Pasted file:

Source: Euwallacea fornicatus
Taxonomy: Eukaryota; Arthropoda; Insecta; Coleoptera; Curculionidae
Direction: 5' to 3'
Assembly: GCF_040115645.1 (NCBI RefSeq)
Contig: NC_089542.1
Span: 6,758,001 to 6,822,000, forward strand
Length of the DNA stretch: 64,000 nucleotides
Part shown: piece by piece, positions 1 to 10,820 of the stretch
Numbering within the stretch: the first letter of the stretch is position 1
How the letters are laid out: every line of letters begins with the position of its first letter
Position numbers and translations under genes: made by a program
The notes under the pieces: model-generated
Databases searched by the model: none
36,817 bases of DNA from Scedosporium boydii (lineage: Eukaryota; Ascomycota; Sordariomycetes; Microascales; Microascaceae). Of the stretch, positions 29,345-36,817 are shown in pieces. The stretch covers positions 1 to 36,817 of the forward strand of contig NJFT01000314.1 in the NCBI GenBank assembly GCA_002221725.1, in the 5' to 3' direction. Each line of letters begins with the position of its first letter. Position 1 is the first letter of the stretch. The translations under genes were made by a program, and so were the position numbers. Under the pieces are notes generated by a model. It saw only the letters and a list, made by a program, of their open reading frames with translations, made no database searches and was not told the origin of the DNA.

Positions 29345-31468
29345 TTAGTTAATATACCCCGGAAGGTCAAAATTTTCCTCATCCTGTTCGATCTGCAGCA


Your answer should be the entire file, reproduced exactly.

Source: Euwallacea fornicatus
Taxonomy: Eukaryota; Arthropoda; Insecta; Coleoptera; Curculionidae
Direction: 5' to 3'
Assembly: GCF_040115645.1 (NCBI RefSeq)
Contig: NC_089542.1
Span: 6,758,001 to 6,822,000, forward strand
Length of the DNA stretch: 64,000 nucleotides
Part shown: piece by piece, positions 1 to 10,820 of the stretch
Numbering within the stretch: the first letter of the stretch is position 1
How the letters are laid out: every line of letters begins with the position of its first letter
Position numbers and translations under genes: made by a program
The notes under the pieces: model-generated
Databases searched by the model: none
36,817 bases of DNA from Scedosporium boydii (lineage: Eukaryota; Ascomycota; Sordariomycetes; Microascales; Microascaceae). Of the stretch, positions 29,345-36,817 are shown in pieces. The stretch covers positions 1 to 36,817 of the forward strand of contig NJFT01000314.1 in the NCBI GenBank assembly GCA_002221725.1, in the 5' to 3' direction. Each line of letters begins with the position of its first letter. Position 1 is the first letter of the stretch. The translations under genes were made by a program, and so were the position numbers. Under the pieces are notes generated by a model. It saw only the letters and a list, made by a program, of their open reading frames with translations, made no database searches and was not told the origin of the DNA.

Positions 29345-31468
29345 TTAGTTAATATACCCCGGAAGGTCAAAATTTTCCTCATCCTGTTCGATCTGCAGCA